United States of America, Appellant, v. Milwaukee Guardian Insurance Company, a Corporation, Appellee, 966 F.2d 1246 (8th Cir. 1992)Annotate this Case
Mary E. Carlson, Asst. U.S. Atty., Minneapolis, Minn., argued, for appellant.
Willard L. Converse, St. Paul, Minn., argued, for appellee.
Before RICHARD SHEPPARD ARNOLD, Chief Judge, BRIGHT, Senior Circuit Judge, and WOLLMAN, Circuit Judge.
BRIGHT, Senior Circuit Judge.
A postal service employee delivering mail on a rural route drove his privately owned vehicle into another automobile, killing Anna Crawford, a passenger, and injuring Burnis Crawford, the driver and Anna's spouse. The survivor brought an action for damages and wrongful death against the United States under the Federal Tort Claims Act, alleging liability based on the negligent driving of the postal service employee. In turn, the United States, by a third party complaint, sought indemnity under an insurance policy issued by third party defendant Milwaukee Guardian Insurance Company to Oscar Goltz, the postal service employee.
Milwaukee Guardian denied coverage under a provision of the insurance policy, which excludes coverage when a vehicle is used to carry persons or property for a charge. The district court granted summary judgment for the insurer and dismissed the action based on undisputed facts showing that: (1) at the time of the accident, Goltz was delivering telephone books as an employee of the postal service; (2) the postal service received a fee for this service; and (3) Goltz received a salary and reimbursement for mileage on his personally owned vehicle.
The owner's policy in this case contains an omnibus clause extending coverage for an organization, which may be liable for the acts or omissions of the owner/driver.1 As mentioned, an exclusion in the policy states:
This coverage does not apply to:
(1) Bodily injury or property damage arising out of the ownership, maintenance or use of a vehicle when used to carry persons or property for a charge.
Car Policy at 3.
The Government asserts that the exclusion does not apply because of its ambiguity.2 As the district court noted, the insurer conceded that the term "charge" could be viewed as either the charge for postage received by the post office or the payment to the postal employee of salary and mileage for delivery of the mail. Mem.Op. and Order dated Jan. 2, 1990 at 3.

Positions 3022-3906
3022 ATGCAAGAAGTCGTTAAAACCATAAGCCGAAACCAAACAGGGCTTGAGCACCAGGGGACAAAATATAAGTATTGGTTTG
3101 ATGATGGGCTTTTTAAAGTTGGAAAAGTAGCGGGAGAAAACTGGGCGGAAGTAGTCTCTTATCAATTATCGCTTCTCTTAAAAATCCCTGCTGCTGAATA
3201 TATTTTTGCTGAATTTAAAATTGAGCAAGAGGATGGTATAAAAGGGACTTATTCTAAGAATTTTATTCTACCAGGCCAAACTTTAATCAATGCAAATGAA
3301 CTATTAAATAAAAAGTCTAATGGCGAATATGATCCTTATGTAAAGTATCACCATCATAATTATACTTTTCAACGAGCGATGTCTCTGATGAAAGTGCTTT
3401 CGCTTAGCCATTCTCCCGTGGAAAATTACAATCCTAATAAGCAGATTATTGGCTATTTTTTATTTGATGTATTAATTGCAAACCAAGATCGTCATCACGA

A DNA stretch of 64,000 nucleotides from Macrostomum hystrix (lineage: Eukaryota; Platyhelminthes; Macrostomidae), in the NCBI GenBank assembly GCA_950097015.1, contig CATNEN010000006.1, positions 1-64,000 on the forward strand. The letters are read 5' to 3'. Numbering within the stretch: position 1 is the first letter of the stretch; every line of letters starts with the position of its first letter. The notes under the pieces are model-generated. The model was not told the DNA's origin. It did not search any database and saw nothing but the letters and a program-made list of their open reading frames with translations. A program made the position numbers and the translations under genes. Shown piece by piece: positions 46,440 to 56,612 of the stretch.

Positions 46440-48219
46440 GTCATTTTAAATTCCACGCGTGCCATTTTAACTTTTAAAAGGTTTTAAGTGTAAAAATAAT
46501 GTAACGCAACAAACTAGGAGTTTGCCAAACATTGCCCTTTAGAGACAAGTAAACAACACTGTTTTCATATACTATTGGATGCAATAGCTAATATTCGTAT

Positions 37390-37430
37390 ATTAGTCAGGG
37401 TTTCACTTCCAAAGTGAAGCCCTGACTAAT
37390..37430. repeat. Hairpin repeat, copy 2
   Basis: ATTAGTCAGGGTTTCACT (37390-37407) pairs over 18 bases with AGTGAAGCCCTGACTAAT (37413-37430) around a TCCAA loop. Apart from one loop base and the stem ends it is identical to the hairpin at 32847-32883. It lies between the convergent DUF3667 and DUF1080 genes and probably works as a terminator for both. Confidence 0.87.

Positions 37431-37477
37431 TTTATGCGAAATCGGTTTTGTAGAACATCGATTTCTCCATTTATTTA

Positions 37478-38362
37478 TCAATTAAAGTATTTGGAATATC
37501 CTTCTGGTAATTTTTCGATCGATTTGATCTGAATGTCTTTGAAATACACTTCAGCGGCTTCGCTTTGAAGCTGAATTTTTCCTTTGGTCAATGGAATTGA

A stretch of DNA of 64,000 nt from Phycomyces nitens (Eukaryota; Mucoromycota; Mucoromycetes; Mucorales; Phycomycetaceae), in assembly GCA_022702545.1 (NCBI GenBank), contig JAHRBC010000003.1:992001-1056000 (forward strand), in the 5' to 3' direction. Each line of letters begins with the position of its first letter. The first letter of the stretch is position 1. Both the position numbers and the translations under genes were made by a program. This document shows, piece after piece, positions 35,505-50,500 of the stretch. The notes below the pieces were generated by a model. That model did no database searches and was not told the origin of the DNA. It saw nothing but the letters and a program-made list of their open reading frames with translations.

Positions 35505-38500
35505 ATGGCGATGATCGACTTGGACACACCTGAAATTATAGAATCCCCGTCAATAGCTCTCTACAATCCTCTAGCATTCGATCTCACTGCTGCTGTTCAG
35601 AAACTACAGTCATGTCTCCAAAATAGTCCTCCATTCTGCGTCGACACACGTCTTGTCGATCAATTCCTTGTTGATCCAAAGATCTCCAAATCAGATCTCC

The district court opinion in favor of the insurer recited:
The insurance policy in this instance was intended to exclude coverage for Oscar Goltz's use of his automobile to deliver the phone books. The policy is ambiguous in that the "charge" referred to in the exclusion can be read to apply to the charge received in this case by the Post Office for delivering the phone books or to the charge received by Goltz for the use of his car. Nonetheless, under either reading it applies under the facts here. The government's narrow reading of the exclusion [i.e., it contends that the "charge" refers to payment to named insured driver by party seeking delivery of property] can not reasonably be imposed in this case. The action of the United States against Milwaukee Guardian should therefore be dismissed.
Mem.Op. and Order dated Jan. 2, 1990 at 4.
We need not decide in the context of this case whether the payment of salary and mileage reimbursement to an insured, who is a government employee, actuates the exclusion.3 The postal service, however, is paid a fee by whoever uses its delivery service. The fee paid covers the costs of delivery of the mailed material. The postal employee, here a rural mail carrier, carries out the deliveries. The employee is not divorced from, but is a part of, the postal service. Clearly, the employee is carrying property for a charge.4 Thus, the policy clause in question applies to exclude insurance coverage for the accident arising out of the use of Goltz's vehicle to deliver mail.
Accordingly, we affirm.
The omnibus clause states in relevant part:
As used only in this Part, "insured person" or "insured persons" means:
(3) Any other person or organization with respect to legal liability for acts or ommissions [sic] of:
(a) Any person covered under this Part while using your insured car....
Car Policy at 3.
Milwaukee Guardian does not dispute that the United States is an "insured" under the omnibus clause because it is an "organization" with respect to legal liability for acts or omissions of Goltz, the named insured.
As noted by the district court, the Government cites an unpublished case in support of its position, Richards v. Office of Postal Inspector in Charge, C88-7379 (N.D. Ohio Feb. 21, 1989). That case construes the exclusion to apply only when the operator or vehicle owner receives a separate fee for the transportation service. We reject such a narrow reading of the language, which excludes "use of a vehicle when used to carry persons or property for a charge."
Counsel for Milwaukee Guardian in oral argument indicated that mere payment of mileage reimbursement to an employee, who is paid a salary for duties other than delivery services, need not trigger the exclusion
Such an exclusion has been held to apply where a charge or fee is paid to the owner/insured for the use of the vehicle. See Johnson v. Allstate Ins. Co., 505 So. 2d 362, 365-67 (Ala.1987) (day care center provided transportation to and from the school for a fee); Martin v. Colonial Ins. Co., 644 F. Supp. 349, 353 (D.C.Del.1986) (truck-tractor not currently loaded with cargo, but travelling incidental to carrying the load). These cases do not relate to reimbursement for mileage alone